RetroMacCast

Where great old Macs live again!

this might be helpful to some of the people with a lot of old macs and people who like to tinker with them
now i know this is a torrent but i don't think it is illegal, but i don't really care so yeah here it is
http://thepiratebay.org/torrent/3354322/Apple_Service_Manuals.rar
it took two or thee days but has plenty of manuals and helpful resources

Views: 75

Reply to This

Replies to This Discussion

that is the bulk of it and there are plenty of sub folders including like a 200 page pdf on how to replace the logic board an imac g3
This is something I've never really learned how to use, or do. Use the torrents. I don't get it. Maybe someone could explain how this works?
ok basically it lets you download large files without a lot of servers
... it is simple to download torrents ... http://www.transmissionbt.com/download.php download this ... then the torrent at the pirate bay ... and just let it sit ... let is sit for a while ... like 3-4 days ... it might make your internet a little slow but not really on this one cause there isn't a lot of demand but i am getting a little to technical ... basically you are getting little pieces or "bits" from other people
but it is easy so don't worry ... it is easy to set up
Ok, I'll give it a try. Thanks for the info. Gotta love this group!
The deal with torrents is that you have to have a good number of seeders out there for BitTorrent to actually show its merits to the end user.

In general, the use of torrents is much better than your conventional downloads because you aren't saturating one server for the file. When the file is seeded by a bunch of nodes (aka, computers sharing the file) on the Internet, the file can then be rebuilt using the bits and pieces of data from all of those nodes to create one file on the computer that is downloading it. This puts less load on the node that's hosting the file since it's only being accessed for part of the data while the rest of the data is accessed by other nodes with the same file.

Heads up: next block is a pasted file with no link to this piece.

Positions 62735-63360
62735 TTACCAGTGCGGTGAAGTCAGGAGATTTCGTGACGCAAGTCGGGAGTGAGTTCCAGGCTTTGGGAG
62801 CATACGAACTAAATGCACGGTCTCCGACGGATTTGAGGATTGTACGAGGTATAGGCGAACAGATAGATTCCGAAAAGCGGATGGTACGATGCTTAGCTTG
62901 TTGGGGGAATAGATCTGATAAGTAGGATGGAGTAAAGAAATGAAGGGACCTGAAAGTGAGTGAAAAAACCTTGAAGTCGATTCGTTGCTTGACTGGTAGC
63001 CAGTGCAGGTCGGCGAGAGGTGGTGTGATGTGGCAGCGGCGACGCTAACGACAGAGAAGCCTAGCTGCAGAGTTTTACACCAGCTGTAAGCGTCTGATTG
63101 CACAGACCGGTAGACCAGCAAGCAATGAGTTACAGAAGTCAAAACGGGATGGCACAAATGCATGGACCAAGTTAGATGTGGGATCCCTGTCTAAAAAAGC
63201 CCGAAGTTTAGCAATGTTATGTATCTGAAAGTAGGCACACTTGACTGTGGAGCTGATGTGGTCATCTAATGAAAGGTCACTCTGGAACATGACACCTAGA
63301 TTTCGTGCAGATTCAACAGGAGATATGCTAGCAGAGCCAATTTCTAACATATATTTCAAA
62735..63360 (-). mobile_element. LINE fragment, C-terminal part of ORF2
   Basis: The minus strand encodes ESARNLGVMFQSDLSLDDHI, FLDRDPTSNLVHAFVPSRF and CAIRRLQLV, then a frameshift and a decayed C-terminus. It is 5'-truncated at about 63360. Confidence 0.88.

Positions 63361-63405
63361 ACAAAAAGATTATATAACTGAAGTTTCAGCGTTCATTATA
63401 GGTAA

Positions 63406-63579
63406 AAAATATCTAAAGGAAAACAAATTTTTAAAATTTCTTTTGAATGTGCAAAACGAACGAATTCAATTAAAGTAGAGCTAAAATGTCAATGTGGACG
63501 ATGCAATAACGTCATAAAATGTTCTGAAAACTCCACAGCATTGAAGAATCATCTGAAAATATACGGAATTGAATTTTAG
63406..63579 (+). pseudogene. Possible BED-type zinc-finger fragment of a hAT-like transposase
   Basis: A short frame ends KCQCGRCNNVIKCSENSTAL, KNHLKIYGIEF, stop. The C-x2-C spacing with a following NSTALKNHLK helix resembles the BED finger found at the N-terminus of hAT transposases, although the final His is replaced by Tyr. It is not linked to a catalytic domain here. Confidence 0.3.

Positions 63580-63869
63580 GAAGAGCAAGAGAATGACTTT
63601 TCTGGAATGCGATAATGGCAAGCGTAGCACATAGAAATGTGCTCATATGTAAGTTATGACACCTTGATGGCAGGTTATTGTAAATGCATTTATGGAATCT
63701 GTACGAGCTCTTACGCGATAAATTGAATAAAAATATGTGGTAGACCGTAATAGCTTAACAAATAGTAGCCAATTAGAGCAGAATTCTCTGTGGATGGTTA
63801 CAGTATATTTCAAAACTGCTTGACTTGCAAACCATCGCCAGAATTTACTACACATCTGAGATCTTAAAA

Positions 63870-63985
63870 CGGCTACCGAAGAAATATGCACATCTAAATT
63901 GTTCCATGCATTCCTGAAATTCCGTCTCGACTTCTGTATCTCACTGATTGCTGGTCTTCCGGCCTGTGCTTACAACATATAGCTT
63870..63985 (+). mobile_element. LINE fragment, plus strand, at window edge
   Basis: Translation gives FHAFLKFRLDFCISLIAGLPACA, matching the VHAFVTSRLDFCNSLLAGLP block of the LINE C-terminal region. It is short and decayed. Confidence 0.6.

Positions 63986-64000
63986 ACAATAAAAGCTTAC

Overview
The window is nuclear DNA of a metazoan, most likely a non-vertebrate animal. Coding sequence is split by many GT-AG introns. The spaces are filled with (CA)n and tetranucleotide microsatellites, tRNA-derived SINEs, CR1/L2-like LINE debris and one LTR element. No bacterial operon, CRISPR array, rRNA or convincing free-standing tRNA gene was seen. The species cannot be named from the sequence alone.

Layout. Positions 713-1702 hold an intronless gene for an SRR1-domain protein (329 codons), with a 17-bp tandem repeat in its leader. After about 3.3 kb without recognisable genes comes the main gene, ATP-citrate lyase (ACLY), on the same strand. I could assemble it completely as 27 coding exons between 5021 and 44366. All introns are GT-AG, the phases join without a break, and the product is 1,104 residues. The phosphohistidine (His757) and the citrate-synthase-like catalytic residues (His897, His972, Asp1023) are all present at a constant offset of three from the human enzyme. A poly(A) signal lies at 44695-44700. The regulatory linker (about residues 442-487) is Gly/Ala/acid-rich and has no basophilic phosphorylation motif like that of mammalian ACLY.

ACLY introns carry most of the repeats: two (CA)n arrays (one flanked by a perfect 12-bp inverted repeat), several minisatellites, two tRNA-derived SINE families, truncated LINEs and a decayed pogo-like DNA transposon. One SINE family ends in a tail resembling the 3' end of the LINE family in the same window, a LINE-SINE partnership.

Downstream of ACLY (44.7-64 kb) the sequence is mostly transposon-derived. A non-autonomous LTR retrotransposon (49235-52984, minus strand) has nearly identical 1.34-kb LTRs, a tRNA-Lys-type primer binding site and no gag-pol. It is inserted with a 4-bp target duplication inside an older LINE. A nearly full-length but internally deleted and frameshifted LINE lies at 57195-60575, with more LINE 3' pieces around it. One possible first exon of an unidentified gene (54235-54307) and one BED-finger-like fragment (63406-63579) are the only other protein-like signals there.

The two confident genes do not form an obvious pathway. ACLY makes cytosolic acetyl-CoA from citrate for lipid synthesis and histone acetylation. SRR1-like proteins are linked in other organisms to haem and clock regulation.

A prime example of where torrents have benefit over a single FTP/HTTP download is a GNU/Linux distribution ISO disc image. Let's use Ubuntu as an example since a new version was recently released. Usually, their FTP/HTTP servers providing the file are overloaded with people accessing this ISO image. This also leads to VERY slow download times because these servers are overloaded. For this reason, Ubuntu is using torrents in order to provide the files to users more effectively. But not only are they providing the torrents, the mirrors for Ubuntu are also providing the torrents as might some end users out there seeding the ISO image. All of these nodes will be available to provide bits and pieces of the entire ISO image when downloading it through BitTorrent, which means you'll get the file as quickly as possible (or as fast as your internet connection will allow for). This is the benefit of using torrents, and an aspect where it can be used for legal purposes.

Hope this gives an understanding behind the use of torrents, even if it was a bit long-winded. :-)
That does help, but I'm unclear of how the torrents are made. You say the pieces of a file are downloaded from different computers. Does the file need to be broken into the torrents first? And, how does it know where to start with one bit of the file from one computer, then pick up another from another computer? How does it know that the file is complete and there are no missing pieces of the data? This may seem kinda ditsy, but I don't understand how it is broken up, and put back together.

I tried to download the file and it said it was going to be 22 hrs, so I'll try again later.
no just let it go 22 hours is good
the files aren't necessarily broken up btw it just separates the load better
Thanks! I'm already pulling them out... it might come handy in the future! :)
I've downloaded it! Thanks, it really packs a lot of valuable information. :)

And I sure like those "Apple - confidential - do not distribute" footnotes on some of the documents! ;)

RSS

Badge

Loading…

© 2021   Created by James.   Powered by

Badges  |  Report an Issue  |  Terms of Service